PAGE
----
to Glenn Davis on the Army six, and verine fans is that while Michigan's
Davis stepped outside as he caught it. first team was playing they outscored
Davis was caught back on the three Dow, 46-45. Michigan's.starting team
a moment later, and Max Maxon's had Thompson and Strack at for-j
punt was run back by Hamberg 10 wards, Lund and Shrider at guards,
yards to the Army 43. and at center, Bill Oren. The second}
Navy Starts To Roll string combination was used purpose-
ly in order for the boys to get accus-
Here the long - "throttled Navy tomed to each cther's style of play.1
power began to function, and. with
a Hamberg-Hillis-Hume lateral pass High point man for the Maize and
play good for 25 yards, the big fac- Blue was Bill Oren who chalked up 14
tors, the Middies advanced to the six. points to his credit. Bill was playing
Three more plays found the ball still in place of Tom Paton who was ill,
two yards away from the goal. and he certainly filled Paton's shoes
This was the payoff moment, the creditably. Right behind Oren in to-
do or die play for both teams. The tal points scored was Dave Strack!
imported Navy cheer leaders tied who accounted for 13 markers. Dave
t-hemselves into knots trying to get played his usual excellent game. The
their proxy cheering section to show other high scorer on Michigan's team
enthusiasm, but the Cadets, distin- was Dick Shrider, former Ohio State
guished by white caps, stared silently star, who registered 10 points to his
and glumly, and the silence was deaf- credit. Dick was superb on defense
ening when, a moment later, Bob all afternoon and repeatedly broke up
Jenkins crashed over with Army de- enemy scoring plays.
fenders draped on him like confetti. Ray Ellefson, 6'8" center from West
Vic Finos placekicked the point. Texas State Teacher's College, was
Army Line Pulverized Dow's high point man, with 12 points.
It was obvious the steady stream of On numerous occasions, Ellefson
replacements, a half dozen at a time, brought the crowd to its feet with
going into the Middie lineup slowly spectacular o n e-h a n d e d shots in
was pulverizing the heretofore rocky which he literally placed the ball in3
Army line, and late in the same peri- the basket. Bill Hassett was second
od, after Hamberg had run back a in scoring with 11 points, while Bill
punt from his own 49 to Army's 44, Wickins and Art Unger. former Colo-
the march again was on. rado star, had 10 points apiece.

Sailors Hand Irish First
Loss on Last Minute Play
GREAT LAKES, Ill., Nov. 27.-,_ On the next play Lach faded back
--The Great Lakes Bluejackets came and with end Paul Liniont virtually
in on an arm and a prayer today to hanging around his shoulders like a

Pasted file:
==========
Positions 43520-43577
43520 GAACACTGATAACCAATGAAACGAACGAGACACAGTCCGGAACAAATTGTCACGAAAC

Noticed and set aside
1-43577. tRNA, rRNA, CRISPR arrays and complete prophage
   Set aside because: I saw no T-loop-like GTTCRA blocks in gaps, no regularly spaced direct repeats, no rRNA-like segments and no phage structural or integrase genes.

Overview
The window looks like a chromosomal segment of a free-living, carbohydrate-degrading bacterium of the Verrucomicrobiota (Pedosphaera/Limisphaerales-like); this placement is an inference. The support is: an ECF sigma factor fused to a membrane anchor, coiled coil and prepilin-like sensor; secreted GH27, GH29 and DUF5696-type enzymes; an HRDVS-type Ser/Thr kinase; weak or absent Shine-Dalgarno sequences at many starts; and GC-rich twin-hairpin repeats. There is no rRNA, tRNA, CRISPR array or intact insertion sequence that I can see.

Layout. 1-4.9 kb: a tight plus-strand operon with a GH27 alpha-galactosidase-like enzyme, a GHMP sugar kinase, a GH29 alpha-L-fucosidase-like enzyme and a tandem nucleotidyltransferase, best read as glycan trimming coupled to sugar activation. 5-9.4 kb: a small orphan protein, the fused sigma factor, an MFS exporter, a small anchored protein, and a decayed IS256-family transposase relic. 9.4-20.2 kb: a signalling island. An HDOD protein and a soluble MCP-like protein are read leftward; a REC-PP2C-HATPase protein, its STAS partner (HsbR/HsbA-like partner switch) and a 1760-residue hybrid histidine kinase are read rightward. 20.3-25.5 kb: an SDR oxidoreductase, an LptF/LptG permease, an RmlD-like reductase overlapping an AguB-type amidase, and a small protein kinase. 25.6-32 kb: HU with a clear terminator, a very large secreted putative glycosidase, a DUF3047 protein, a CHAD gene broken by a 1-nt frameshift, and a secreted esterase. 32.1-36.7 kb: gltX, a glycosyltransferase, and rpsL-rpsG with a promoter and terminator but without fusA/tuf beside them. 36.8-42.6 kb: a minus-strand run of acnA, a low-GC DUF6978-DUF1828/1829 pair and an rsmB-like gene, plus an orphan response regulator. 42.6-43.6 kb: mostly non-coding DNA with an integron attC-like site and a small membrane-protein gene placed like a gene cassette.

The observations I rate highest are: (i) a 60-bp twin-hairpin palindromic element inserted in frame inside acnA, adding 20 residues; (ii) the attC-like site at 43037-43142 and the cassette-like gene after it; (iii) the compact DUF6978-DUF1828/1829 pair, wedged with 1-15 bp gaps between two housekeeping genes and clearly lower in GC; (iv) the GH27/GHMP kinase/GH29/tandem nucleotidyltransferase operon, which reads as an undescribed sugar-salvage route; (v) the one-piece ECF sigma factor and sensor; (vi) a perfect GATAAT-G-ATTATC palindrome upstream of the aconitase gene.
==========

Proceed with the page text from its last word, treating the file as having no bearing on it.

make a myth of Notre Dame's invin-: necklace. h 'hook fre and cata-
cibility. pulted the ball to Anderson, who was
Big Steve Lach, the former Duke hovering around the goal line.
University and Chicago Cardinal star, Anderson Does It
looped a fantastic desperation pass Anderson's perfect catch and Steve
46 yards into the arms of Paul Ander- Jutzik's subsequent placekick stood
son for a touchdown in the last 30 between Nott're Dame and its first un-
seconds of play which gave the sail- beaten-untied season since Knute
ors a 19-14 triumph before a scream- Rockne's last team in 1930.
ing crowd of 23,000 trainees. It was The sailors' sturdy line limited the
the first defeat this year for Notre Terrors of the T to 181 yards by
Dame and ruined the Irish chance rushing, their poorest showing of tHe
for their first unbeaten, untied sea- season. Meantime, Great Lakes pow-
son since 1930.ei'ed by Emil Sto Notre Dame
Anderson, ex - Western Reserve 1freshman las year. and Dewey Proe-
gridder, hugged the spiraling ball on r of Furman drilled through the
the goal line and stepped into the end vaunted Irish forwards for 284 yards
zone without an opponent within 15 b rushin-, thebest showing of any
yards of him. of Notre Damnes nine previous oppo-
Dramatic Finish nents. Sitko gained 114 yards on 17
The dramatic finish was of the trips while Proctor punched 155 on
variety which will be talked about as the same number of carries.
long as football is played. For the Creighton Miller, the Irish's lead-
Fighting Irish had just ended a 75- ing ball carrier. was stopped like a
yard scoring march in a duel with the derailed express, picking up a mere
clock to go ahead 14 to 12. with a min- 63 yards in 27 attempts for his poor-
ute remaining in the game. est record of the year. Johnny Lu-
Notre Dame's kickoff went out on jack, although hitting on seven of
the 39. Lach then pitched 15 yards his 16 passes, was able to add only 64
to Cecil Pirkey to reach the Irish 46. aerial yards,
Bertelli Wins Heismii Trophy
As Outstanding Collee Player

This time it was the robust Hume.
clawing and bulling and crushing his
way through the wavering Cadet
ranks. As the fourth period opened
he surged through for 15 yards to the
Army 25. Jim Pettit gave him a lift
with a 10-yard gallop, then Hume
resumed his solitary offensive until
he reached the one. From there, on
fourth down, Pettit high-dived into
the end zone for the final score.

Generally speaking the Michigan
squad was impressive. Their shooting
was accurate, the ball-handling was
good, and they seemed to work to-
gether smoothly, especially the num-
ber one unit. The number two team
started off slowly and for that rea-
son didn't leave too good an impress-
ion on the fans. It seemed that a
good case of the jitters was responsi-
ble for the second team's showing.'

First One


ave Strack, f. ..........12 1 13
7ayne Thompson, f.....2 0 2
ill Oren, c.............14 0 14
4ok Si r, g..,........ 6 4 10

Georgia Tech Downs Georgyia;
Seabawks Defeat Gophers, 32-0

L_ .:. is l .t. ..





and it's on or off

Don Lund, g. ........... 0 3 3 ATLANTA, Nov. 27.-(/P)-Georgia MINNEAPOLIS. Nov. 27.- /Th-
Bob Wiese, f. ...... . ..,...4 0 4 Tech, champion of the Southeastern The Iowa Seahawks had far too much